Social justice vs. kingdom work: At a national meeting of youth ministers, the key role of the local church is emphasized (reporting from Colorado Springs, Colo.). Second Front.
COLORADO SPRINGS, Colo. — Love Jesus.
Tolerate the church.
At a time when Americans’ confidence in organized religion has hit a 40-year low, that mindset seems particularly prevalent among younger Christians.
At the recent National Conference on Youth Ministries, Scot McKnight — one of the keynote speakers — challenged what he described as the modern tendency to lift up social justice efforts as “kingdom work.”
“It’s like a tsunami, beginning to overtake the church, and the church is losing significance in local communities because Christians are devoted to changing the world through the political process,” said McKnight, a prominent evangelical New Testament scholar and popular blogger.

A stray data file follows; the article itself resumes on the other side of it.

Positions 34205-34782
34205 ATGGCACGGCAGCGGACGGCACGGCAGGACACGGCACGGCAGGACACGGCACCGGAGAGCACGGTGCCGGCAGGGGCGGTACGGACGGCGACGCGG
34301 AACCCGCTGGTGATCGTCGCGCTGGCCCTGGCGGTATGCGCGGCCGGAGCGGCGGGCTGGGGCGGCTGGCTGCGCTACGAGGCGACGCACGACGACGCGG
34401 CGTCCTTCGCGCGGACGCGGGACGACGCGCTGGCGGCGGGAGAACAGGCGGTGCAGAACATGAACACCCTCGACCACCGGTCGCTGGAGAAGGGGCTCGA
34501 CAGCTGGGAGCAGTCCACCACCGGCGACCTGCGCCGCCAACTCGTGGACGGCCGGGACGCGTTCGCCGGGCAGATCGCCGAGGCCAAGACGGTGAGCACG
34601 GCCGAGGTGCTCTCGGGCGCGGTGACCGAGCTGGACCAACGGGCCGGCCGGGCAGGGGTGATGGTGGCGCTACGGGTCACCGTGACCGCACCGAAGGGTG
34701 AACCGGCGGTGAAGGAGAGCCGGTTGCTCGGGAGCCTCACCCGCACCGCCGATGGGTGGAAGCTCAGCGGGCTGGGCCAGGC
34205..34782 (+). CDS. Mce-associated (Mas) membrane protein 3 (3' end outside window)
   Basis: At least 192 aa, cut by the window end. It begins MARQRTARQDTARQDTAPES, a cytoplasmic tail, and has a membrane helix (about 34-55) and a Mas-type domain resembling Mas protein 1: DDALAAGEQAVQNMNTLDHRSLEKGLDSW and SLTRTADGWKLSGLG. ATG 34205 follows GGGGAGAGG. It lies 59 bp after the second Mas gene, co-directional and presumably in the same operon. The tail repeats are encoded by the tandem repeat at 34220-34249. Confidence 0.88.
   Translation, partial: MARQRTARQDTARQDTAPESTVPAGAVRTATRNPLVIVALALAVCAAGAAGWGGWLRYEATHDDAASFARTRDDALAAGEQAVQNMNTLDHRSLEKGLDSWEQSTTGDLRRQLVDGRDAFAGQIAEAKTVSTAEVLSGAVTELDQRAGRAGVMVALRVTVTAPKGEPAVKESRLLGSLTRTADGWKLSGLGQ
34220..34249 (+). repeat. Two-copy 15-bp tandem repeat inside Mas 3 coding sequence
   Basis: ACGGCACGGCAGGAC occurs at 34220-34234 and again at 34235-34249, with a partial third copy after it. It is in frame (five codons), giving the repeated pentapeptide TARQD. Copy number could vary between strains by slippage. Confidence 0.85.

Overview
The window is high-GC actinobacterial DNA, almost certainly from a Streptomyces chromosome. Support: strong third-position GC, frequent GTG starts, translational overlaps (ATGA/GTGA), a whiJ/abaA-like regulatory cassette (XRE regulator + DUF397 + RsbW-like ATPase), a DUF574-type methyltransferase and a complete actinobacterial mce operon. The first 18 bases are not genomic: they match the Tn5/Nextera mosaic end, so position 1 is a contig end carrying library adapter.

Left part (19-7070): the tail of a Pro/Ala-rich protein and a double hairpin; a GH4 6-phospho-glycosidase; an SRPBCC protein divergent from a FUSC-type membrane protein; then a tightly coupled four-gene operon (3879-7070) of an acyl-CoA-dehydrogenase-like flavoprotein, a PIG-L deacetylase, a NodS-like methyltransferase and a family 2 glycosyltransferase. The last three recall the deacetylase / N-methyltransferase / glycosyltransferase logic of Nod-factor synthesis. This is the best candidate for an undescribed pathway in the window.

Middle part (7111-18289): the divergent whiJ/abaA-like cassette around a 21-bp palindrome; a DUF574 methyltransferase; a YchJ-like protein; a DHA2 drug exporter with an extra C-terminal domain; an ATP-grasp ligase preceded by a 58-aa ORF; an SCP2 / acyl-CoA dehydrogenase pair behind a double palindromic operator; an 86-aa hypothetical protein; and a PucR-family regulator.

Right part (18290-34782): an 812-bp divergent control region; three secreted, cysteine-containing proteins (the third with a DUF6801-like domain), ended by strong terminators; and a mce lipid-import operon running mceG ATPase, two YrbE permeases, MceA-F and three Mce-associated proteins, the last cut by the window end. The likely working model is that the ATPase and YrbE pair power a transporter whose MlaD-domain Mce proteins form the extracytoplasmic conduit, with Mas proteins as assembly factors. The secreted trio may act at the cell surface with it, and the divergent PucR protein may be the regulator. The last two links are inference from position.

Showing compassion, feeding the homeless and working for peace are good causes, but kingdom work involves introducing people to Jesus and his church, McKnight told 285 youth ministers from Churches of Christ in 30 states.
Teens envision a church more pleasing to God: Young Christians tout meatier Bible study, deeper relationships and less judgmentalism. Page 1 lead.
A royal mocha, fit for a King: Two young Christians develop Purple Door Coffee as a means to serve the homeless (reporting from Denver). Currents.
Keeping millennials in the church. Editorial.
This post highlights my stories in the March 2013 print edition of The Christian Chronicle.